Years ago, I adopted a senior terrier named Scamp and had the pleasure of living with him for over six years.  Readers who followed the old blog likely remember reading about Ben - who was a beautiful five year old Golden that I adopted.  Ben was only with us for a few months before we suddenly and very unexpectedly lost him :( 
In other words .. living breathing sentient beings do not come with a warranty for mileage.   The only thing that pets can guarantee us is that they will love us unconditionally for the time they have to offer. 
We can boost the odds a bit by taking the best possible care that we can.   Buttercup was a senior when my friend Joan adopted her and they have been regaling the dog loving world with stories and pictures for years, eh?
With only two teeth, its hard to pin down Andy's age reliably ... our best guess is that he was 13 last fall when he was adopted.   Which in his case turned out to be a lucky number as he clearly hadn't been accustomed to a lot of life's comforts.  From wearing coats on cold days to being allowed on the couch, it took the little man a while to understand that these things were ok in this house.
Andy has gone from trying to hide in the closets to sleep at his foster mom's to looking for a lift up on the bed every night.
If providing an adopted pet with a better new life brings special satisfactions, that experience is multiplied with senior pets.  They are old enough and wise enough to really appreciate things, eh?  I know that I say it all the time... but if everyone knew how wonderful senior pets were, there wouldn't be enough to adopt.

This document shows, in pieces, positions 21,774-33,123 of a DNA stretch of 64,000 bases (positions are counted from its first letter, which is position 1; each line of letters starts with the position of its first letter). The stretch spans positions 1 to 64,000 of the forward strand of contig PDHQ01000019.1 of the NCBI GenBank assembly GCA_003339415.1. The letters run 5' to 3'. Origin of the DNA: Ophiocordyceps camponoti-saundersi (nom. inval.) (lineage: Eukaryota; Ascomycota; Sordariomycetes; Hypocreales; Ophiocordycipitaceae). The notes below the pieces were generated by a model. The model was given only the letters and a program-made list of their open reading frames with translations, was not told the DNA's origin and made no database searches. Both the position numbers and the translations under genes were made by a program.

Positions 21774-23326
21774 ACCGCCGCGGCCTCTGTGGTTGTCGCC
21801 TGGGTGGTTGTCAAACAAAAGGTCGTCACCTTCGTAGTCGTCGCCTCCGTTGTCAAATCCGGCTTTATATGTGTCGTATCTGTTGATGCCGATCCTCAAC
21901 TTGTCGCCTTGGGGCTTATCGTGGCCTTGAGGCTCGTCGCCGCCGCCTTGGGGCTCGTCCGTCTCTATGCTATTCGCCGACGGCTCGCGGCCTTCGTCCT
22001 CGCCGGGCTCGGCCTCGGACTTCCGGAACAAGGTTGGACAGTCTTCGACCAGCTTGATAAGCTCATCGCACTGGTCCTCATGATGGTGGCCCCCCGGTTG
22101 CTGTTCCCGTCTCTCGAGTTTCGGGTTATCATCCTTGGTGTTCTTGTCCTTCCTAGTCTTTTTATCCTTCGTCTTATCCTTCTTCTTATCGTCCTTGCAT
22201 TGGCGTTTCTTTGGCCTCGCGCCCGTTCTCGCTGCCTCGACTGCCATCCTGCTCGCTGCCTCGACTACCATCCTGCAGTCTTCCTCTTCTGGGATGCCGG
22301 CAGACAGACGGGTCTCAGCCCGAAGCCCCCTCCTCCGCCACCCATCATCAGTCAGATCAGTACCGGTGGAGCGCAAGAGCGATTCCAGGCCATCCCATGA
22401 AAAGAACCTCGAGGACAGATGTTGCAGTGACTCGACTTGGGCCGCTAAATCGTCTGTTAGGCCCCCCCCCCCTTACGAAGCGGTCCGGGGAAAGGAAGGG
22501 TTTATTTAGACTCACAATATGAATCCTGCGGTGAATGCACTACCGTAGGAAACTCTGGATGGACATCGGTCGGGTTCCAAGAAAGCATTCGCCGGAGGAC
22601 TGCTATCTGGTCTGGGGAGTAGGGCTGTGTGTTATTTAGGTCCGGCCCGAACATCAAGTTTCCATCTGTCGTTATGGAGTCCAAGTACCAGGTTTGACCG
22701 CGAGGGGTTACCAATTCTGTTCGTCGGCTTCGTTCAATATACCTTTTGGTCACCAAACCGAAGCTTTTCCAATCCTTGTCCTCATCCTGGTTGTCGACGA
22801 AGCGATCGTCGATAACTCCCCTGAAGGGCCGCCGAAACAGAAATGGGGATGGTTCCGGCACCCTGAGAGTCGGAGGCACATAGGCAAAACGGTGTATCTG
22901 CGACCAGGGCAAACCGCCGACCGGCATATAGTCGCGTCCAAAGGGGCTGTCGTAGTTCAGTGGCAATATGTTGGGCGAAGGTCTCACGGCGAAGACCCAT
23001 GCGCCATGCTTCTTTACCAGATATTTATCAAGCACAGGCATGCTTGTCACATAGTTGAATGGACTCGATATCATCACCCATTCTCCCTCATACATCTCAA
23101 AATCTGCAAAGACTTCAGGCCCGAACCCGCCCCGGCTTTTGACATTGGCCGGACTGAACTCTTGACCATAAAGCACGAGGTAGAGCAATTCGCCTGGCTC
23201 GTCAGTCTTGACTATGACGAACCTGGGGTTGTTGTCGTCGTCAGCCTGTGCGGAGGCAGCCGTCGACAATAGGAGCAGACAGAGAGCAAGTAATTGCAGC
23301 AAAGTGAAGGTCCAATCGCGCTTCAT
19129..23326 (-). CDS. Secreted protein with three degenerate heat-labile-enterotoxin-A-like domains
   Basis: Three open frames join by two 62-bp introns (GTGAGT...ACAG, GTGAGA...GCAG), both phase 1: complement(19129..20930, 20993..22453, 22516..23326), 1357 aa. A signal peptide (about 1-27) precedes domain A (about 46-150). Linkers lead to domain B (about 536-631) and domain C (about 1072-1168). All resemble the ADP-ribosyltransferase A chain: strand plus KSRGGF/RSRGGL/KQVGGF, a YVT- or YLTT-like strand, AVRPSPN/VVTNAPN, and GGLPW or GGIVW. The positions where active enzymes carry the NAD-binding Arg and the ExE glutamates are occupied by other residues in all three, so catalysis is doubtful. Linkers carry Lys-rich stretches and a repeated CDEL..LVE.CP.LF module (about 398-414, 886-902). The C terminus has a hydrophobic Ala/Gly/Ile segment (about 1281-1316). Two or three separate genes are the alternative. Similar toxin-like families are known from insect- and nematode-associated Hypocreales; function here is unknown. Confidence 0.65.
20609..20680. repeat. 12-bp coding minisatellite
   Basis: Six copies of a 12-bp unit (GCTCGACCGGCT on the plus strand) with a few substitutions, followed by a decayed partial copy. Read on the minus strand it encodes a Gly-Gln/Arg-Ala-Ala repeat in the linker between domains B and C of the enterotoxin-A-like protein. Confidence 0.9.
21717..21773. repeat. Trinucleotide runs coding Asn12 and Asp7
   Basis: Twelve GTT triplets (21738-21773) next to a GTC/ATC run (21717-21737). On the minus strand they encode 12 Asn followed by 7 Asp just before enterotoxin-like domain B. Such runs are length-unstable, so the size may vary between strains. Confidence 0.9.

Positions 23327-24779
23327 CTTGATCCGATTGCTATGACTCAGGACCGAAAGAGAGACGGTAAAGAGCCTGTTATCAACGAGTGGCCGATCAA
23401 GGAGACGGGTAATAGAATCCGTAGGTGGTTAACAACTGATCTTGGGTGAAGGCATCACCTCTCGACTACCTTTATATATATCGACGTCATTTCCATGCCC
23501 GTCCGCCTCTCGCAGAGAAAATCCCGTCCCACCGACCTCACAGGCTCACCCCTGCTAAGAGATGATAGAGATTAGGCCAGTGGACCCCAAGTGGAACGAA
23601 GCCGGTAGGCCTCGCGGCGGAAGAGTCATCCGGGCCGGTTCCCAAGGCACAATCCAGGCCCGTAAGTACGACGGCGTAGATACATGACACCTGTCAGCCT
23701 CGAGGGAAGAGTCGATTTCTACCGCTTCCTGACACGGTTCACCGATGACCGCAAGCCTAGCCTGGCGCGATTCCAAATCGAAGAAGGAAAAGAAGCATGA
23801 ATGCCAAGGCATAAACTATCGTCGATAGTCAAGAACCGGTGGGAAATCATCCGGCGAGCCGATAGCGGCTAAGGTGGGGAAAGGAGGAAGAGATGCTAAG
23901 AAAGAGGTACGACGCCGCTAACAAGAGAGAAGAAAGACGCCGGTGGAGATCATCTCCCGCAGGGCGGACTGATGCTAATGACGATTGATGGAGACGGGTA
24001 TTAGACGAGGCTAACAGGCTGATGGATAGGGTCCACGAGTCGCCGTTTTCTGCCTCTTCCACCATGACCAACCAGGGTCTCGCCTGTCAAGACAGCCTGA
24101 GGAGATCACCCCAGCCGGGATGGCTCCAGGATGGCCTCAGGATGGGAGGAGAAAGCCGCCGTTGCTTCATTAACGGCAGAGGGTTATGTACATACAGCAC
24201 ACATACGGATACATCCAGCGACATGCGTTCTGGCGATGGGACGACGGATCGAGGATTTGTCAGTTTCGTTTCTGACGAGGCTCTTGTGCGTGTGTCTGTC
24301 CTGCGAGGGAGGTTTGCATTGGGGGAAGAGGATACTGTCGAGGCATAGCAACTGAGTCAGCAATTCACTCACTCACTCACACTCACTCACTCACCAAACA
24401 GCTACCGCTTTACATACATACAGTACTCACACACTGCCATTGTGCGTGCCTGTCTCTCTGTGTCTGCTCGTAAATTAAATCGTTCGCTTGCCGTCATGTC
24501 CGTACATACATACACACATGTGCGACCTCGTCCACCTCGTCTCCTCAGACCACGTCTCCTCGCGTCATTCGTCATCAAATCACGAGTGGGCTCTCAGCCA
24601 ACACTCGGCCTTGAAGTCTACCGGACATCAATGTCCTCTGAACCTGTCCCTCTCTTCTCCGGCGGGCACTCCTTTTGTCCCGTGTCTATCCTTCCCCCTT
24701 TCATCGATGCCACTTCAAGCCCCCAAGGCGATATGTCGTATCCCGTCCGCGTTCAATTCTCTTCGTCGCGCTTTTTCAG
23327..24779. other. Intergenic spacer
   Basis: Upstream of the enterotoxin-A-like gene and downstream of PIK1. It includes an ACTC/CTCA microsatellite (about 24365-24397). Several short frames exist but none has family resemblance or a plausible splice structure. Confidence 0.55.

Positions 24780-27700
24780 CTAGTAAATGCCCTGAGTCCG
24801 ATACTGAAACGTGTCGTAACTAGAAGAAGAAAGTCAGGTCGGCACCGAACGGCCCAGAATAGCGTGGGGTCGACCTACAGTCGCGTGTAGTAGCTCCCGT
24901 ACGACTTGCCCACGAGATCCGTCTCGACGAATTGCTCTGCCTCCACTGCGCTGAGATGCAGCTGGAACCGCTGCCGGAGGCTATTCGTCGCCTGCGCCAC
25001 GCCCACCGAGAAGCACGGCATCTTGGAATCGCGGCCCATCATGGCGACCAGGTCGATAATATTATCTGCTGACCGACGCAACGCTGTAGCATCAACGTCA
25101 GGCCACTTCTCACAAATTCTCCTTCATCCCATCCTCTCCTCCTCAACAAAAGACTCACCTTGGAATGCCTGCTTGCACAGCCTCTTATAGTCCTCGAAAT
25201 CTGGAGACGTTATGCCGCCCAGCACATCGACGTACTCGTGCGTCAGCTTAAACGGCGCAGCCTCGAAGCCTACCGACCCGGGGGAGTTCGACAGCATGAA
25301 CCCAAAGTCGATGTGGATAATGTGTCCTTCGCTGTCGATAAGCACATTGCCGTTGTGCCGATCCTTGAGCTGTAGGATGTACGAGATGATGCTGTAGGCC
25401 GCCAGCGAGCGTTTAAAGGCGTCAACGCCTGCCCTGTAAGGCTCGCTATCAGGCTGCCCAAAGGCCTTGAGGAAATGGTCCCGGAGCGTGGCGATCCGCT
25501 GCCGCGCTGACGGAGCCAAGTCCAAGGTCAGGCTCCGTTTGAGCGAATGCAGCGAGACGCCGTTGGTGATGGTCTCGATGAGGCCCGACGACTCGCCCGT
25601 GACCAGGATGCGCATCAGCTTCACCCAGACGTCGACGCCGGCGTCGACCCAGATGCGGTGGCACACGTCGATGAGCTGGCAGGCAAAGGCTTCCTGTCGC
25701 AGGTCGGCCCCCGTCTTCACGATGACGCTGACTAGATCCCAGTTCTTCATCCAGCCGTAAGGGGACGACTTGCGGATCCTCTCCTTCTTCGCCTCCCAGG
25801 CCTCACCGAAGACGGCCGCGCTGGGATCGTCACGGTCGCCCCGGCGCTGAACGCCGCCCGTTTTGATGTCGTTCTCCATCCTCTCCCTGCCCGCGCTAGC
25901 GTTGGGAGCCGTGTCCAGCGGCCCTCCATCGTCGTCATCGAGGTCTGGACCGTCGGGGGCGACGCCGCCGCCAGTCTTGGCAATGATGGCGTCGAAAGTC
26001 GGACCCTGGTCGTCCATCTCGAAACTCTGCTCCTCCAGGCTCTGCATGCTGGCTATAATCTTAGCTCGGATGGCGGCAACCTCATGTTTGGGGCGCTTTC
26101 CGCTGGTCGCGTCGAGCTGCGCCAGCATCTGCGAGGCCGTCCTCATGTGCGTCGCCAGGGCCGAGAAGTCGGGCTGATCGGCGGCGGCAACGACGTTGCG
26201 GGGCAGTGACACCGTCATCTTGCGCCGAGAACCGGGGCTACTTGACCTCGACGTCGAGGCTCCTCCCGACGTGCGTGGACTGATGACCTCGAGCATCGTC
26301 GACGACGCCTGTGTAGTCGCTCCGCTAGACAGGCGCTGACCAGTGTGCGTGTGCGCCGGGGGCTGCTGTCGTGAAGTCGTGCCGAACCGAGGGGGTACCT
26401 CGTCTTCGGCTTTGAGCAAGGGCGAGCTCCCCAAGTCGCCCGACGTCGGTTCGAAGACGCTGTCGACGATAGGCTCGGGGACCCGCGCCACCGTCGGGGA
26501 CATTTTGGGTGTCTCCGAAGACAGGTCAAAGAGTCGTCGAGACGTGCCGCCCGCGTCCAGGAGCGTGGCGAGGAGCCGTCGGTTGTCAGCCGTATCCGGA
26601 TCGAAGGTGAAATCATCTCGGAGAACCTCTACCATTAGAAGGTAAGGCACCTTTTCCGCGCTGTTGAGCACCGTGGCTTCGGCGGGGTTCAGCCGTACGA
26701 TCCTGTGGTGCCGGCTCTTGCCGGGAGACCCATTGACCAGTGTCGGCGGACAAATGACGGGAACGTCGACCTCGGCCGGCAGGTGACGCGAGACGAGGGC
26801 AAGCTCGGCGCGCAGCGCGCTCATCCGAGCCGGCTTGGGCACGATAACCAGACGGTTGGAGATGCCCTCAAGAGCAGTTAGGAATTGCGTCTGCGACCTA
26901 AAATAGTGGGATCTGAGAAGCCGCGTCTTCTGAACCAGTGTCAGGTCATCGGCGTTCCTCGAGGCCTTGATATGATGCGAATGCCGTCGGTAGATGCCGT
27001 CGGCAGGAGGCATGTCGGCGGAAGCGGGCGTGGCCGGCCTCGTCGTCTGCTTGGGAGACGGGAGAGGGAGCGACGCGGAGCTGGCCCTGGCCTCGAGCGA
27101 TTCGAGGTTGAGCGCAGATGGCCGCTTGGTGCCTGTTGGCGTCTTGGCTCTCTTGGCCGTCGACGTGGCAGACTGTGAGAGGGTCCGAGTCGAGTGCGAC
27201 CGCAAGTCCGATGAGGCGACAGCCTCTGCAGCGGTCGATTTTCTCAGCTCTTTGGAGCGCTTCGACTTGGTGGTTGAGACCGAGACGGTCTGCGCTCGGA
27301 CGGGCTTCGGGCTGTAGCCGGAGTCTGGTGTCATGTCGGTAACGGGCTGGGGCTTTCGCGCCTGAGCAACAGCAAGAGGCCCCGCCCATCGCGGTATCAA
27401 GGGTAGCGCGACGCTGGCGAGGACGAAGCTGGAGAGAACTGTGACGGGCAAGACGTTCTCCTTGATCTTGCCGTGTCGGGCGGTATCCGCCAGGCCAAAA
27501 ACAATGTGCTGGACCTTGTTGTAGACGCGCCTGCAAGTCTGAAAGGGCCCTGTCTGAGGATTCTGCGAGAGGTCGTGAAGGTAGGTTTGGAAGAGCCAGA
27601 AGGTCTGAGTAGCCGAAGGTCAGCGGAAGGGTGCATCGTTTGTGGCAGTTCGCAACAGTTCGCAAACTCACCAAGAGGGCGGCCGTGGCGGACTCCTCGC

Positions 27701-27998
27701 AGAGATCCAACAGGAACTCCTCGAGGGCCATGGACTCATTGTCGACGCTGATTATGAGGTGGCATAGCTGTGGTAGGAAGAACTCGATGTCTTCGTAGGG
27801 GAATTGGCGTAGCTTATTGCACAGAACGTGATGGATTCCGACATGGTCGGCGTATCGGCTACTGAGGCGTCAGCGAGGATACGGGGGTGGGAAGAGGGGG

Which of course is why I do The NS Senior Pet Project .  I know I tend to see the world through rose colored glasses, but I truly do believe that one kind heart at a time, senior pet adoption is starting to catch on.
This spring, I was telling anyone who would listen about being awarded a Golden Paw award from the society for my work with the homeless pet sites.  But I could pass out my own awards, it would be to the way they have embraced change and now pull out all the stops for the senior pets in their care.
What time is it?  Its always time to remember that pets are never too old to be loved.

Tuesday, July 20, 2010

Time to come out of the cocoon

What a great morning to go to the woods!   The horseflies didn't like that lovely light misting rain so we were able to go hiking down some of the trails we haven't dared to go down for a while.  It is so beautiful up on the ridge that its just frosting on the cake when we are treated to the sight of an eagle fishing in the river below us.
Last month, I was speculating about why more shelters and rescues in Nova Scotia weren't taking advantage of the free publicity available for those who signed up for the IAMS Home for the Holidays program.   At that time, the only ones onboard were SHAID and the Colchester SPCA ( who have mysteriously dropped off the list since then sadly.)
Its been a while since I popped into the Home for the Holidays site, so I was happy to see several SPCA Branches have signed on  .... Metro, Kings,